One week in a life of Branimir Mitrovic "Floyd", a young rally driver from the National Class (up to 785cc), dreaming of promotion to the higher category. He lives a carefree life of a ...
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One week in a life of Branimir Mitrovic "Floyd", a young rally driver from the National Class (up to 785cc), dreaming of promotion to the higher category. He lives a carefree life of a Belgrade dandy boy, neglecting his girlfriend, avoiding his draft calls, and refusing to deal with any life responsibility in general. The decisive race on Saturday is only what he cares about.Written by
In an Oscar-worthy performance, Dragan Nikolic stars as Branimir Mitrovic Floyd, a 27-year old race car driver of a Fiat 600 (affectionately known as the "Fica" in the former Yugoslavia), aspiring to advance to the prestigious "National" racing class. Inspired in part by the true-life story of Montenegrin film director Branko Baletic, with an all-star cast also featuring the legendary Danilo Bata Stojkovic, Olivera Markovic, Voja Brajovic, Irfan Mensur, Bogdan Diklic, Rahela Ferari, Aleksandar Bercek, Gorica Popovic, and others, "Nacionalna klasa" is easily among the top 10 movies ever made in Serbia. We witness one week in the life of Branimir Mitrovic Floyd.
And what an exciting life it is! On a typical day, Floyd goes from one adventure to the next, juggling a lot of things at once: he's trying to sort out his relationship with his rich girlfriend Silja, who informs him that she's pregnant and wants to break up with him; he's trying to avoid a shotgun wedding, being forced on him by Silja's father, a Communist Party apparatchik whom Floyd affectionately calls "cika Moma" (uncle Moma); Floyd is also trying to dodge the draft, with a little help from his shady buddy Papi and a new friend, the dorky but affable Mile "rent-a-bubreg" (Mile rent-a-kidney). Floyd is constantly in action. He's trying to hook up with Senka, a new fling he meets in the halls of Belgrade University; raise money, with the help of his colorful friend Simke, to buy new tires for his aging Fica for the last race of the season; dodge a pesky pensioner, "comrade" Cabor, who claims that Floyd hit his Skoda; and act as a matchmaker for his buddy Zika, a first-rate mechanic who works on Floyd's Fica.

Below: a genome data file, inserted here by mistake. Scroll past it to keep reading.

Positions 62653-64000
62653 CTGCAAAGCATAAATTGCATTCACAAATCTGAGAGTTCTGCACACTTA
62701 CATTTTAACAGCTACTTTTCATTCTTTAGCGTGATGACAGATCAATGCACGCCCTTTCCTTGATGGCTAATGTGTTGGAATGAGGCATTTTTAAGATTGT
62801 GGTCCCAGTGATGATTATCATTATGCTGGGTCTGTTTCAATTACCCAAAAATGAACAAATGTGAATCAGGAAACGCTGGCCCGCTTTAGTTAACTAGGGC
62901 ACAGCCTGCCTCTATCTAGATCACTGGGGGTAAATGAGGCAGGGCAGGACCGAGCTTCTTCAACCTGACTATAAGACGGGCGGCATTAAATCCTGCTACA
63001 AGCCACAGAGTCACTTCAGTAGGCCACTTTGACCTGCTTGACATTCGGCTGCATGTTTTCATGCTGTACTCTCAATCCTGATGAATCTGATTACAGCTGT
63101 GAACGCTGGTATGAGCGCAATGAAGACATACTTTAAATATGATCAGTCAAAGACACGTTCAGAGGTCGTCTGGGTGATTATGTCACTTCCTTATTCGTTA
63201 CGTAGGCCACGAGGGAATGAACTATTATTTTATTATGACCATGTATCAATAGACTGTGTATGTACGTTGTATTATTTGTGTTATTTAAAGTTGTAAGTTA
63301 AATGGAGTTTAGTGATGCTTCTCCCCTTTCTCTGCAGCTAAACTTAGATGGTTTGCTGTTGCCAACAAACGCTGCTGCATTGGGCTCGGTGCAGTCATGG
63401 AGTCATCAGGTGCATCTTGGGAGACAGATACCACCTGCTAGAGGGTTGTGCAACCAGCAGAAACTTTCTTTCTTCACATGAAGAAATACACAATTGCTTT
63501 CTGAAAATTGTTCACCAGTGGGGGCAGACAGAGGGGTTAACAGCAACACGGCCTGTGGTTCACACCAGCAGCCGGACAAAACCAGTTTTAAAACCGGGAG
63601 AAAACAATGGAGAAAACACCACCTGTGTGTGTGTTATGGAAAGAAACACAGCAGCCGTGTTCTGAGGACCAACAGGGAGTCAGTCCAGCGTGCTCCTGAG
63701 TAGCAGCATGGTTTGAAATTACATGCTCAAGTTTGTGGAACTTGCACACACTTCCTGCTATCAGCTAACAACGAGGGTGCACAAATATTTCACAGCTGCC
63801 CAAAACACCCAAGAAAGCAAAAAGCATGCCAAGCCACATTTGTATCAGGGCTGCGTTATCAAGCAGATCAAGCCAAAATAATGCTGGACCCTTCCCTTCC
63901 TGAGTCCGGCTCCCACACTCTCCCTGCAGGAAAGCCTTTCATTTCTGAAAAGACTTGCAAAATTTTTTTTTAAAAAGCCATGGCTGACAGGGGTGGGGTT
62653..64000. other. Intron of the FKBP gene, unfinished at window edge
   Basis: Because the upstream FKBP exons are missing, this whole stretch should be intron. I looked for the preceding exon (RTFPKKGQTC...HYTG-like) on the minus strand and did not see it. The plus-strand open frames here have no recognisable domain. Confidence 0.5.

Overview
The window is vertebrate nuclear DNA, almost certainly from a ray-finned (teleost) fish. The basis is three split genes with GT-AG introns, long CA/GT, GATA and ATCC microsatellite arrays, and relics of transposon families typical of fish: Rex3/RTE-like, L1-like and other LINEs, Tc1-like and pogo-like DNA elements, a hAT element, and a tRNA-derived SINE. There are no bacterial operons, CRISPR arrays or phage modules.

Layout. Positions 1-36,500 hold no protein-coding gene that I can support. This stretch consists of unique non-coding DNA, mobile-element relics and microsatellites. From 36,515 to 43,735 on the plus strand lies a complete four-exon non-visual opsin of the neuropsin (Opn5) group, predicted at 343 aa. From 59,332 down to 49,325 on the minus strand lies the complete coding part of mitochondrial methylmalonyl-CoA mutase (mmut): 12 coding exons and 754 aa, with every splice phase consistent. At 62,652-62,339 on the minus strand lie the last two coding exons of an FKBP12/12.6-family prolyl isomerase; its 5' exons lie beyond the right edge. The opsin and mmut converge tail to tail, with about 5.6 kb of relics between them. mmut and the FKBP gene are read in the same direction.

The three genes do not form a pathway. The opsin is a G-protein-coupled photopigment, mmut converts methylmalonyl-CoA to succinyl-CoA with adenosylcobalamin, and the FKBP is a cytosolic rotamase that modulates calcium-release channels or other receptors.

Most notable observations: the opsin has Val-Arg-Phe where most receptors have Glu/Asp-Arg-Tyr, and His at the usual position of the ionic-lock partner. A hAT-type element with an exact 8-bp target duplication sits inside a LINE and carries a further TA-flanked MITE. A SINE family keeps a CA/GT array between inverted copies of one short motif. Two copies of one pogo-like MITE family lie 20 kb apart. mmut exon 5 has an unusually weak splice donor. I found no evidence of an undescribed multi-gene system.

Floyd has made the best of a strained situation: he doesn't have much money and lives with his parents, but that won't stop him from pursuing his dream of becoming the champion of his racing class and having as much fun along the way as possible. Floyd is in a class of his own. After following Senka into a women's bathroom and being admonished by her to leave ("Hey, get out! Some woman's gonna come in here and have a stroke if she sees you."), he retorts with bravado and cool self-confidence: "So what? Hey, do you want to get together later tonight?" Inevitably, the question on every moviegoer's mind is: Will Floyd win the crucial last race of the season? And will our somewhat self-centered hero find a way out of his predicament?
While the movie accurately portrays the blasé atmosphere of Belgrade in the late 1970s, it also provides a subtle criticism of Yugoslavia's communist order by touching on social differences among the various film protagonists. In contrast to common folk such as Floyd's dad (a butcher), Zika (the car mechanic), and Senka (the aspiring college student) -- all of whom struggle to make ends meet -- the Communist Party apparatchik (uncle Moma) and his family are living it up in their villa in the elite suburb of Dedinje. Uncle Moma's work consists of writing position papers and attending Party meetings. And while ordinary pensioners such as "comrade" Cabor and Floyd's great aunt (tetka Nata) live quiet, unassuming lives, the all-powerful army recruiter Vidoje barks at Floyd: "Don't call me 'uncle Rade', the fact that your father and I are friends means nothing."
It's a shame that the film's director, Goran Markovic, never made a sequel. I have often wondered about the destiny of our hero and the other protagonists of this cult classic. What is Floyd up to, three decades later? One fact is indisputable: for many future generations of 20-something urbanites in Serbia seeking adventure and fun, Branimir Mitrovic Floyd will be quite an inspiration.
June 2007 update: In an interview published in the Belgrade daily "Kurir" on June 19, 2007, Dragan Nikolic announced that a sequel may be in the works after all. According to Nikolic: "The story would be interesting to me not because I would play the lead role, but because the plot would center around Floyd's son, who did not use his father's experience in his own life. That's why he has the same problem that his father had - he does not have a good car, yet he wants to be champion, and he's asking himself, like I used to ask myself, can that be accomplished without money? I spoke with Goran Markovic about a sequel, and he is somewhere on the verge of starting to work on this story, if he hasn't already started working on it in the meantime."
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